Tee and Moira 2 (or, the Better Option)

Posted On: August 23, 2016

So, last time I had found the moira interactive prompt utility which had a habit of just ultra-dumping my moira-list membership list along with a ton of control characters and excess prompt word schmoo. This is undesirable because any attempt to make a find-and-replace style moira list utility would require major cleanup of the logged output from the interactive prompt. However, since anything worth over-doing was once worth just plain doing, I knew there had to be a more naked utility hiding under the overall moira prompt.

Queue the MIT SIPB site, particularly its page on moira (*doh!*) Scroll to the bottom, you find “Making Moira Queries Directly,” and the acronym GLOM, get_lists_of_member. Perform a query (qy), of type glom (glom) to recursively find all memberships of a user (ruser) with the username (NAME) is the magic (mostly) answer!

qy glom ruser NAME

I say mostly because in this raw form it also releases a bunch of other information, but at least in an entirely repeatable (read, removable) fashion. However, more digging on the SIPB site shows that qy _help glom can give us more info on the glom-type query, its data-fields (importantly, list_name), and how to tell qy we only want the list_name field.

Appending -f list_name is the ticket, (again, mostly) to filter out the other data we don’t want. There is still “list_name:” prepended to everything, but at least a convenient colon is there to delimit.

Apparently, (typing as I’m working on this), -s is the final key! Add that and each list name is set nicely on its own line, without any fluff. Perfect!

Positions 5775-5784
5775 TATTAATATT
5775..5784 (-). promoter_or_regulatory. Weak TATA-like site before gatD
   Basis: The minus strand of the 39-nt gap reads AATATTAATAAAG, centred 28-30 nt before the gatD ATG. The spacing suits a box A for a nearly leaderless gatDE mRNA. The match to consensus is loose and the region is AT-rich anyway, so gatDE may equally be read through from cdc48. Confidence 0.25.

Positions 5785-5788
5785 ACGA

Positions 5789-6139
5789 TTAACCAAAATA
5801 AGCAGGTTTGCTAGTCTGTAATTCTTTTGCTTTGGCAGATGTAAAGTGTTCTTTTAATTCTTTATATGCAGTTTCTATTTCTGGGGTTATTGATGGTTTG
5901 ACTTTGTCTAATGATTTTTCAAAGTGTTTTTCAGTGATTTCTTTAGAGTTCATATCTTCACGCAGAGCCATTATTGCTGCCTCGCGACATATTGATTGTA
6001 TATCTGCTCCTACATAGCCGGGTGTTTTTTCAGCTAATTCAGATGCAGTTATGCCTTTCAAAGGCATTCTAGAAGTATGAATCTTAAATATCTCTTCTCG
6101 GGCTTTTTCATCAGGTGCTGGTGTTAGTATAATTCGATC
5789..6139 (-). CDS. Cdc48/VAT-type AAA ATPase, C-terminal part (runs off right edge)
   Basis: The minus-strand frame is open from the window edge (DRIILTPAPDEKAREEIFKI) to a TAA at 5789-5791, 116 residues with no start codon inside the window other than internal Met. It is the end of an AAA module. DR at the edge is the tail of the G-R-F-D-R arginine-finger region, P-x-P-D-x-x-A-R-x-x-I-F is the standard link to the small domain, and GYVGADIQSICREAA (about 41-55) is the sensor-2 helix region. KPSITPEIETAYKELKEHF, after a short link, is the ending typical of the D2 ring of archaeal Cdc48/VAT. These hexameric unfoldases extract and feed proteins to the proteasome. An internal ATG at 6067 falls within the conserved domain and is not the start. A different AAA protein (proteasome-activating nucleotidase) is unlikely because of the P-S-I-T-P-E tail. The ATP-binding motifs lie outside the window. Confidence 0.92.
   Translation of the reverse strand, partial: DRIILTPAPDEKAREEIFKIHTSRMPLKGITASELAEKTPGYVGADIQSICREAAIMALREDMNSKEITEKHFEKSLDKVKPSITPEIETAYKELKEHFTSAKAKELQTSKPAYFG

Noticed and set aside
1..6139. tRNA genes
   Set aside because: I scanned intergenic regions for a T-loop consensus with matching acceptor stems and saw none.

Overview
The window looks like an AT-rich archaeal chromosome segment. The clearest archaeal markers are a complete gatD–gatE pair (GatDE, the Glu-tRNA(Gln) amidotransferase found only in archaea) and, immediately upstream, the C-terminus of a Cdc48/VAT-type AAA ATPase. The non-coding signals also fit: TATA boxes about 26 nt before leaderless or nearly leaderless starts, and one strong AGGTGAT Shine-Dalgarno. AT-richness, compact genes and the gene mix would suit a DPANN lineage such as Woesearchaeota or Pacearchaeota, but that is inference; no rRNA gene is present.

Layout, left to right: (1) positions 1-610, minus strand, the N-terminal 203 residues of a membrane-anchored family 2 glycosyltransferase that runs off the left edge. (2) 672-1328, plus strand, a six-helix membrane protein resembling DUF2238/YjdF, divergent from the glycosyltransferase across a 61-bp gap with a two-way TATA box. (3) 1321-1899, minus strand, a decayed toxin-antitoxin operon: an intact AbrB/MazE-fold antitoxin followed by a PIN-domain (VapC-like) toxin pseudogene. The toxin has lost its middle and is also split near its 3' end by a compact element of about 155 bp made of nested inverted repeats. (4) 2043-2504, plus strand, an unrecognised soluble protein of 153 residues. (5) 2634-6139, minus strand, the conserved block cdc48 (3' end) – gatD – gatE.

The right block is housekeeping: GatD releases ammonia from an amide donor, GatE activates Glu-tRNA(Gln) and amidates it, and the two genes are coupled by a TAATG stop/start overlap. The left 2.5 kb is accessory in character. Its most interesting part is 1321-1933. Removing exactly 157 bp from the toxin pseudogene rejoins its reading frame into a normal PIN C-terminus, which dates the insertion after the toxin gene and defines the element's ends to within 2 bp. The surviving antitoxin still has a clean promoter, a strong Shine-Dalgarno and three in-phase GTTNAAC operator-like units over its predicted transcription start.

For the next trick, a forum post tipped my off that awk is a useful utility for iterating through newline-delimited input. Typically, awk '/searchstring/ {print $0;}' inputfile is a silly way to grep-style search through inputfile and print any lines matching the regex searchstring. $0 is the “field” of the input line that matched searchstring for which you can craft the delimiters for. Luckily, I’ve already cleaned up the input so each line is a single string that is the only thing of interest, so everything here on out will use $0.

awk is also designed to use input files, and must be given “-” as the input file to be told to use stdin (e.g. to use piped input). so CMD | awk '/foo/ {print $0;}' - gets use well on our way.

Printing is very useful for debugging, but we want to actually do things at this point. The command sent to awk in the curly braces isn’t automatically a shell command; awk is an interpreter and has its own command set. Luckily it is easy to just pipe a print command through to shell: CMD | awk '/foo/ {print $0 | "/bin/sh"}' - will run whatever the matching lines are (which probably won’t be very useful).

Padding the print statement with some actual commands is the final step:
qy glom user NAME -f list_name -s | awk '{print "blanche "$0" -a LISTNAME" | "/bin/sh"}' -
This pipes the list of base moira lists of which NAME is a member, omits the optional filter in awk (processes all input), pipes the blanche command to a shell with the current line’s list as the first arg, then the -a option with LISTNAME as the moira member to add to the list.

Essentially, run this replacing NAME for your kerberos, and replacing LISTNAME for a moira list or member, to add LISTNAME to all lists you have permissions to modify and NAME is a member of. Obviously, you may not have permissions for every list you are a member of, but awk with print these errors and failover to the next line. Neat!

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